The Case Against Short Rest Times When Lifting - StrongLife

The Case Against Short Rest Times When Lifting


Are short rest periods optimal when training for strength or hypertrophy?

Or is there a case against keeping your rest periods too short?

Here, I want to cover a few considerations as to why it may be beneficial to avoid short rest times.

So let’s start taking a look.

The Old School Approach

When I started in a gym 10 years ago, I often heard the phrases bandied about.

“Don’t rest too long, you want to keep maximum blood in your muscles”.

“Taking too long of rest means your muscles will recover and stop growing”.

“If you’re not sore, you’re not growing”.

Or the White Goodman approach was “you gotta burn it to earn it”.

A Saturday night viewing of ‘Pumping Iron’ would have to wanting to rip the sleeves off all your tops and hit the gym chasing that elusive pump.

The goal then was to crucify yourself so that the muscle group you were training screamed.

And short rest periods were the norm to keep you breaking those muscle fibres down so they grow.

There were also rumours that short rest periods drove hormones that induced muscle growth too.

But I think what they meant by hormones was Winstrol?

But, as time has gone by, we’ve come to better understand that hypertrophy is a result of the volume of resistance training performed.

Fatigue Factors

When training for hypertrophy, your focus is on increasing your strength and work capacity.

Meaning that as you progress, you will see signs of strength increases with the loads you are using while the muscle cells will also be increasing in size along with their capacity for work.

The end results should correlate to an increase in muscle size.

One method for hypertrophy is to use light-to-moderate loads for higher repetitions with shorter rest intervals.

The aim is to train with a high workload that pushes you close to failure (or to failure) in order to put high stress on the muscle fibers.

By doing so, you were maximising muscular fatigue in belief that it was the key driver behind muscle growth.

However, there are 2 factors to consider.

  • By focusing primarily on muscular fatigue, it may have a negative effect on total volume in the entire session or subsequent sets.

Say you’re benching 90kg for 3 x 12 reps.

You keep rest periods short but by the second set you only get 10 reps, the third you hit 8.

30 reps total which isn’t so bad.

But if you took a longer rest period between sets and were able to complete the desired 36 reps, you have managed a higher volume in that exercise by 6 reps or a total volume increase of 540kg.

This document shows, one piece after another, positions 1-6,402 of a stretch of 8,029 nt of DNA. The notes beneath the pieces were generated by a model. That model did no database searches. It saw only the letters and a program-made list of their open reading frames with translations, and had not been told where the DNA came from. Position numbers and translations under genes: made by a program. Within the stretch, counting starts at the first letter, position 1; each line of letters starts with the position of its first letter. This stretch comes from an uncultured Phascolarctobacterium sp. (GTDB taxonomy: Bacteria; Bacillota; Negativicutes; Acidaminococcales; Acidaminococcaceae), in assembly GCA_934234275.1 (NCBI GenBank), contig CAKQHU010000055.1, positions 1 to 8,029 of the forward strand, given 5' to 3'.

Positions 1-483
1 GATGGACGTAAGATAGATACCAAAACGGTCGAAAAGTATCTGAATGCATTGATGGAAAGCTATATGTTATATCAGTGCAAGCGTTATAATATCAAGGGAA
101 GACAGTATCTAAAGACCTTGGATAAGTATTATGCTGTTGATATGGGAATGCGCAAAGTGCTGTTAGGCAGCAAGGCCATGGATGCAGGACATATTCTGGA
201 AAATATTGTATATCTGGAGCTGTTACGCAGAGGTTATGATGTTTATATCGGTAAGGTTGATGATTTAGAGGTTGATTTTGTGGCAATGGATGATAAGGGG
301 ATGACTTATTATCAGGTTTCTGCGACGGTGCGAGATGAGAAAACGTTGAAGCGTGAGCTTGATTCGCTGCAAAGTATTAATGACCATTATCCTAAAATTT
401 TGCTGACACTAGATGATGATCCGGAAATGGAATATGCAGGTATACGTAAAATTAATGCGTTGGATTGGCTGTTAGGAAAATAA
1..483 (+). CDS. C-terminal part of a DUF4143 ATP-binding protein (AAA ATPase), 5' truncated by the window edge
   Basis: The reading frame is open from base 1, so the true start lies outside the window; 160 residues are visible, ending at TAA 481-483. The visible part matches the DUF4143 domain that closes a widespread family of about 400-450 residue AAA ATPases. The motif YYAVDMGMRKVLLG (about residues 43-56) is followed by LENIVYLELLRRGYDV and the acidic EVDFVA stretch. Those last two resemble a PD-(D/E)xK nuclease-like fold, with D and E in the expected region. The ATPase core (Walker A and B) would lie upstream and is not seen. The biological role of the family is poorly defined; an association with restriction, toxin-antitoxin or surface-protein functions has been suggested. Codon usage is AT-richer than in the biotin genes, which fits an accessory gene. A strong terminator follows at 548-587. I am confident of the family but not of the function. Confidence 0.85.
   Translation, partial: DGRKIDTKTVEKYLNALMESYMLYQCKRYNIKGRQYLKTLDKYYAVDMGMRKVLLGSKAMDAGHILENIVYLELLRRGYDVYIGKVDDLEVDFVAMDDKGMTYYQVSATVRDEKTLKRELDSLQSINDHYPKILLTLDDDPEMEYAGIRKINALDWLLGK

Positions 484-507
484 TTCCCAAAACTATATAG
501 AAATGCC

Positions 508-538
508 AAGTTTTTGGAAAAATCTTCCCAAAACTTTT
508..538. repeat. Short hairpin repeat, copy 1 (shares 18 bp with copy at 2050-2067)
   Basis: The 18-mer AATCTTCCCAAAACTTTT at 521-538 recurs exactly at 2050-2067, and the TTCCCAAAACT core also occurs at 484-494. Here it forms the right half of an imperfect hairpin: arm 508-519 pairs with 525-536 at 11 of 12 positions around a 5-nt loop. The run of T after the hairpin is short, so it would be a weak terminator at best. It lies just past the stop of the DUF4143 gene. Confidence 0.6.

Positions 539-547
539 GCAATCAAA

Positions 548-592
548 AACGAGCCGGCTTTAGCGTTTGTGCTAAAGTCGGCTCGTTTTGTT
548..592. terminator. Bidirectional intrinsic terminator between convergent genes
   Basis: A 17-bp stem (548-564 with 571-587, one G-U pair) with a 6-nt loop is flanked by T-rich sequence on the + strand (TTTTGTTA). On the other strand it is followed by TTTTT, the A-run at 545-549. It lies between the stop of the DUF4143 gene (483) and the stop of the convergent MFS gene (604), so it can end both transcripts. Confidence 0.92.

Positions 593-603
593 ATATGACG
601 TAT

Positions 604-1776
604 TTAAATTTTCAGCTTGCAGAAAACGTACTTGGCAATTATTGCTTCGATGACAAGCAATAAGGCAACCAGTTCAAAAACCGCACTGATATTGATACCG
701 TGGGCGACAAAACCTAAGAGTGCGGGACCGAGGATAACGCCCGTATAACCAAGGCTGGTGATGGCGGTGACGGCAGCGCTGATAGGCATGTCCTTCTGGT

• The optimal way to increasing hypertrophy or strength is a progressive increase in muscular tension and volume over the long term.

So by focusing on fatigue over volume and load used, you sacrifice your volume.

The take away point is – you should favour doing more reps with heavier weights instead of restricting rest times to induce fatigue.

And don’t forget, excessive muscle soreness can inhibit future training sessions meaning you actually negatively impact overall training.

So How Long Should You Rest For?

When looking to gain strength or muscle, we’re looking at stressing muscle fibers.

The best way to cause that is by progressively increasing load and volume over time.

And in order to do so, you want to be able to put the most you can into each set/session.

So how do you ensure you don’t negatively impact your training?

  1. Rest until you feel recovered enough that you will be able to perform well and hit the desired reps and load on the next set.
  2. If you feel like you mess on your phone too much between sets or sit about, you can do some active recovery in between OR superset your exercises with opposing muscle groups.
  3. Maybe time your rest periods and figure out what length of recovery works for you best, one that doesn’t impact your lifts but also means you cut down on the amount of time in the gym.

Now there will be some people who are stuck for time, and that’s cool too.

So look at using supersets to maximise the amount of work done in a set time period.

Use opposing exercises for Upper Body compounds lifts like Bench Press into Bent Over Row, or Overhead Press into Chinups/Pulldowns.

With Lower Body, Squats and Deadlifts are already quite taxing for full body, but personally, I like throwing in loaded carries in between sets of them as a way of filling rest times and keeping things interesting.

Again, nothing is set in stone so try things and see how it feels for you.

But overall, cutting rest periods short is a bad idea if it impacts your total volume or the weight you’re able to lift.

Hope that helps!

Happy Lifting!


Colm Duignan

Colm Duignan

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